The third party boom appears in 2007 where publishers really warmed up to the Nintendo DS. The biggest supporter was, surprisingly, Namco Bandai who released a bucket full of anime licensed games in Japan. Dragonball Z, Code Geass, Deltora Quest, Nodame Cantabile, and One Piece had DS games that year. Ubisoft seemed to come out of nowhere with a steep slope upwards as they rolled out tons of Petz games and started their tween female Imagine series. Meanwhile Electronic Arts wasn’t and still isn’t that big on supporting the Nintendo DS. They released the domestically developed Simpsons game, but passed on Populous DS even though it is one of their own franchises and a completed game in Japan. XSEED picked it up so we’ll see it in September.
It’s almost if Nintendo had a ripple-like effect where the third party burst came after a year of solid support. Interestingly, third party publishers uniformly followed Sony’s wave and decline on the PSP. The second graph best illustrates this as you can see upwards sloping from a number of publishers. Along the way Nintendo managed to influence smaller publishers like D3, who is known for making budget games in Japan, and Success who supported the system with their cost conscious SuperLite brand. Square Enix's number of DS releases surged too as they opened the DS Style label for software like classical music training, not more Final Fantasy spin offs. It’s interesting to note the DS Style brand has been mostly dormant in 2008 with only one release. Square Enix is probably focusing on their new Pure Dreams label now.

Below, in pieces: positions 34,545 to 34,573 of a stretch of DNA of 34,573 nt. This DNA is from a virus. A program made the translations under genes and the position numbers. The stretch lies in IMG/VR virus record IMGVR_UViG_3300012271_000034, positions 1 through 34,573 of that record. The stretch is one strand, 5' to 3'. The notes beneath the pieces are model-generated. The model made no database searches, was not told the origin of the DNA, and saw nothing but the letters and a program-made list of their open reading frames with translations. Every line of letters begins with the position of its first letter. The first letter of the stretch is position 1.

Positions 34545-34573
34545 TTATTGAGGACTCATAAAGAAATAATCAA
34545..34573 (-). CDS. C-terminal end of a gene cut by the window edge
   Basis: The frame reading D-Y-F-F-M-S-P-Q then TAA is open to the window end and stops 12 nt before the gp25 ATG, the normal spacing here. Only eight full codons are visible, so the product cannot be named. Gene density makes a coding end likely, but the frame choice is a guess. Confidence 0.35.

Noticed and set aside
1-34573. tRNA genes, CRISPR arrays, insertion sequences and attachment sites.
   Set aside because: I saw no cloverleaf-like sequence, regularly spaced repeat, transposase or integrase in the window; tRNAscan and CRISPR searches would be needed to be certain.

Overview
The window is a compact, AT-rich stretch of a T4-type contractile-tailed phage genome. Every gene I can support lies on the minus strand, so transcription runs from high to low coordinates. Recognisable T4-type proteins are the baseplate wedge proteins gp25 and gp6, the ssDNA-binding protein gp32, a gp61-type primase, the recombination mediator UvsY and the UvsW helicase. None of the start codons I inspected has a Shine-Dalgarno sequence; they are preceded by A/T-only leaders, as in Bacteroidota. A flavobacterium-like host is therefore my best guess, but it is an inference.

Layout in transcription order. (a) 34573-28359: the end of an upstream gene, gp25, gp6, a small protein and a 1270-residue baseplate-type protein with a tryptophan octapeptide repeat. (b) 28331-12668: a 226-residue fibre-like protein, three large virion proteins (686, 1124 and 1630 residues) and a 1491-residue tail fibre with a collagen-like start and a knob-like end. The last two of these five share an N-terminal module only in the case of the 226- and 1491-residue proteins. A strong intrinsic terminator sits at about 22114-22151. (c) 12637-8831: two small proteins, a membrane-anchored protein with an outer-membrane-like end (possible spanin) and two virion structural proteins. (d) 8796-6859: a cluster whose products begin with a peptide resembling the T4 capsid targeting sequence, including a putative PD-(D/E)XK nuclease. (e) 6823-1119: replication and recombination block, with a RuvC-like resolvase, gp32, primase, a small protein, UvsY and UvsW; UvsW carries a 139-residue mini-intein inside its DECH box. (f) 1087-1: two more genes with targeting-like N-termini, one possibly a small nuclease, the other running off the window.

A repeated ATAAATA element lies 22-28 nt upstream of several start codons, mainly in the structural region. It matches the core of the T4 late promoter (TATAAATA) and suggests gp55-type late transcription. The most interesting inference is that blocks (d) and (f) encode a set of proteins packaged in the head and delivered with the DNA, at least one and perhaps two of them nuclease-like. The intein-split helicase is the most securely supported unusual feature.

The DS wave seems to be continuing in 2008 where publishers like Ubisoft and Sega already have plans to release more DS software than 2007. Marvelous really ramped up Nintendo DS production with new properties like Avalon Code and Steal Princess. These titles compliment a Harvest Moon heavy lineup. Newcomer to Nintendo is Nippon Ichi which is porting key franchises to the DS like Disgaea and Marl Kingdom. Any upwards slopes at this point in time are a very good sign since we're not even done with 2008 yet.
However, it appears that Nintendo of Japan is taking a nosedive this year and this isn't exactly accurate. Nintendo of Japan doesn’t hype games many months in advance with magazine previews. Announcements for games like Rhythm Tengoku Gold came without warning through fliers and the occasional Club Nintendo video. Nintendo is pretty secretive, but one thing is clear Nintendo has more games than training software. Nintendo only released one training title in Japan, a kanji handwriting trainer. Nintendo of Japan has been introducing new franchises like Soma Bringer, We are Fossil Holders, and reviving Data East's Legend of Hercules series. So far these games have not been confirmed by Nintendo of America for release in North America. Some of these games are bound to come out in North America though. In the meantime DS owners in North America still have plenty to keep them busy. The 2007 wave in Japan is spilling over in North America with releases like Bleach: Dark Souls and Dragon Quest IV.
Graphs made by Siliconera. Images courtesy of Nintendo.